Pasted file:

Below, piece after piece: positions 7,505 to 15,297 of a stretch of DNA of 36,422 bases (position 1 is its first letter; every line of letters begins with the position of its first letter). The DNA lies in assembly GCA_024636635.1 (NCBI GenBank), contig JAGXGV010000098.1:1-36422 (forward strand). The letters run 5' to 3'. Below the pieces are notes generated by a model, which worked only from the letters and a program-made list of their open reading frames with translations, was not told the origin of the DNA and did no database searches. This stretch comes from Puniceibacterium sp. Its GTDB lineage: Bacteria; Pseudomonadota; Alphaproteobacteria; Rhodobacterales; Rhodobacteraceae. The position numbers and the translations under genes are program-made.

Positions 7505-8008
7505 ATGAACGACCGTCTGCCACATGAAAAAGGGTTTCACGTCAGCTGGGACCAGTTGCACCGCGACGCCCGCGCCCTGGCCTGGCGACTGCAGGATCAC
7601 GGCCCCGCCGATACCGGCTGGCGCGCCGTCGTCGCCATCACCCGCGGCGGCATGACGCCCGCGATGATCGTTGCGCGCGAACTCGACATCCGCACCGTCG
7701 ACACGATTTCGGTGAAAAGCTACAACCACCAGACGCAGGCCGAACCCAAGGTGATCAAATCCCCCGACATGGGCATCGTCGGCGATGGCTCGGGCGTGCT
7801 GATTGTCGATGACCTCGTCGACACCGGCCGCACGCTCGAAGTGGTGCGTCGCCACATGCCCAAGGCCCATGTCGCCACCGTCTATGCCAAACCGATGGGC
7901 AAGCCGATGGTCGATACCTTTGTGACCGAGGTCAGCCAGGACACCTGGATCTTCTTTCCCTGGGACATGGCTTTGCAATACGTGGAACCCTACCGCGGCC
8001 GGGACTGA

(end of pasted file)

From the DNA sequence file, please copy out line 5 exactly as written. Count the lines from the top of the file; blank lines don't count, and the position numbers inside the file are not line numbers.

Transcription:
7701 ACACGATTTCGGTGAAAAGCTACAACCACCAGACGCAGGCCGAACCCAAGGTGATCAAATCCCCCGACATGGGCATCGTCGGCGATGGCTCGGGCGTGCT